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Later when I was about 12 I found copies of Black Boy and the Invisible Man. They were fiction but they were such a revelation to me that they made me read everything I could find about black history.
When I was in the 7th grade I was at my aunts house looking for something to read. On the bookcase was a book called Treblinka. I liked the name, so I chose it with no idea what it was about. This got me interested in WWII, Jewish hisotry and world history in general.
I'm still fascinated by the "barbarians" and maps in general.
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My return was prompted by picking up a copy of George Washington's war : the saga of the American Revolution in 1998. My company had me working near Philadelphia, so I visited Valley Forge, etc. I got hooked by visting the area of a battle with this book in hand. Liecke's description of movements and terrain was enough to visualize parts of the action... but what a change. The American general Alexander's left wing was strung out on the ridge from McDonald's, past the dry cleaner and Chineese food, up to the Grocery store. The Hessian, von Knyphausen, crossed the stream and assembled his men just north of the turnpike, near the Wendy's parking lot before scaling the hill. The images and changes over the years have prompted a lot of reading and visits to other sites.
However I think it was A Distant Mirror by Barbara W. Tuchman that was my first serious history book, certainly the most influential.
Jump ahead to last summer. I am back in school, majoring in history and I mention those books to an anthropology professor. He went nuts. It seems they are out of print and highly thought of. The next semester in my first history class one of the required books is on the Seminole Indians in Florida. It looked familiar and after doing a little checking I found out it was one of the reports hat had been included in that set.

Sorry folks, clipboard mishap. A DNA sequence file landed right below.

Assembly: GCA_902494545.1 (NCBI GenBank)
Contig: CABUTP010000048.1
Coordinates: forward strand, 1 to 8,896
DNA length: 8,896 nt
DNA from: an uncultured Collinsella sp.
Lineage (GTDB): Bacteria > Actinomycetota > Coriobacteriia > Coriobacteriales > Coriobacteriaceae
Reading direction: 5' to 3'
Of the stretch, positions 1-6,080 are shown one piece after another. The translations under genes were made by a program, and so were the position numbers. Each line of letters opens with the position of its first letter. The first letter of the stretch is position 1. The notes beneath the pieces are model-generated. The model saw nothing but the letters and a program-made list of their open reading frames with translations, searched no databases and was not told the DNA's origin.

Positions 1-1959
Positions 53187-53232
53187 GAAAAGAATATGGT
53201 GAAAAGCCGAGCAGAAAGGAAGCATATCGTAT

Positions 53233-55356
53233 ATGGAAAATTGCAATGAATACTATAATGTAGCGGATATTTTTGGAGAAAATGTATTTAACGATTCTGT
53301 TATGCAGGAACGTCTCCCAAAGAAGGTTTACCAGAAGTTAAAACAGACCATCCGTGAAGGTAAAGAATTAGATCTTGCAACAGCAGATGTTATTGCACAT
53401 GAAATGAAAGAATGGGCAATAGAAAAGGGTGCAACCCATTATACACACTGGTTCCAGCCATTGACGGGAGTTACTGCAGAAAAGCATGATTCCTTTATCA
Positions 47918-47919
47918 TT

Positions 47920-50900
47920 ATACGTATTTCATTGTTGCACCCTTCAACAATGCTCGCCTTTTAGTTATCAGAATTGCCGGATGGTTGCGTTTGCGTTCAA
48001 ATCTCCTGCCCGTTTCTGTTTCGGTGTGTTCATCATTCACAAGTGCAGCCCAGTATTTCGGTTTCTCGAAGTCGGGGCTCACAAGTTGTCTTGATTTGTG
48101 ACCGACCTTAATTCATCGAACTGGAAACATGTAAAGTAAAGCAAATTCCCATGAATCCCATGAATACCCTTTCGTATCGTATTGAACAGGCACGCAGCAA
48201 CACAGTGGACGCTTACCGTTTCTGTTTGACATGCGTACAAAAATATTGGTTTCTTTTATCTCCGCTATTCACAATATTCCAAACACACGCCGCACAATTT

My parents still had them when they moved fifteen years ago but they left them at the old house. The same people that bought the old house from my parents still live there. Sometimes I wonder if I should drive out there and ask if they remember what became of the books.
But perhaps this is stretching the definition of history :)
I think Afrika Korps was one of the first books I owned as well. I remember buying a few of those Ballantine books when I was a kid (I still have them). I also remember swallowing hard before turning over that outrageous amount of $1 or $1.50 to buy it.
Now that I think about, that was my first introduction to history as well, in first or second grade. They were books in sturdy bright turquoise and orange library bindings, on the lives of various famous Americans while growing up. I can't remember the first one of those I read (I suspect Franklin or Jefferson), but I know the last - Henry Ford, proof of my very first case of reading something because it was only part of a series. I followed this up by getting a very thin Scholastic book of biographies, which I still have.
It probably helped that I started reading on a host of Great Illustrated Classics, so I was already somewhat familiar with historical fiction, from reading their version of Robin Hood.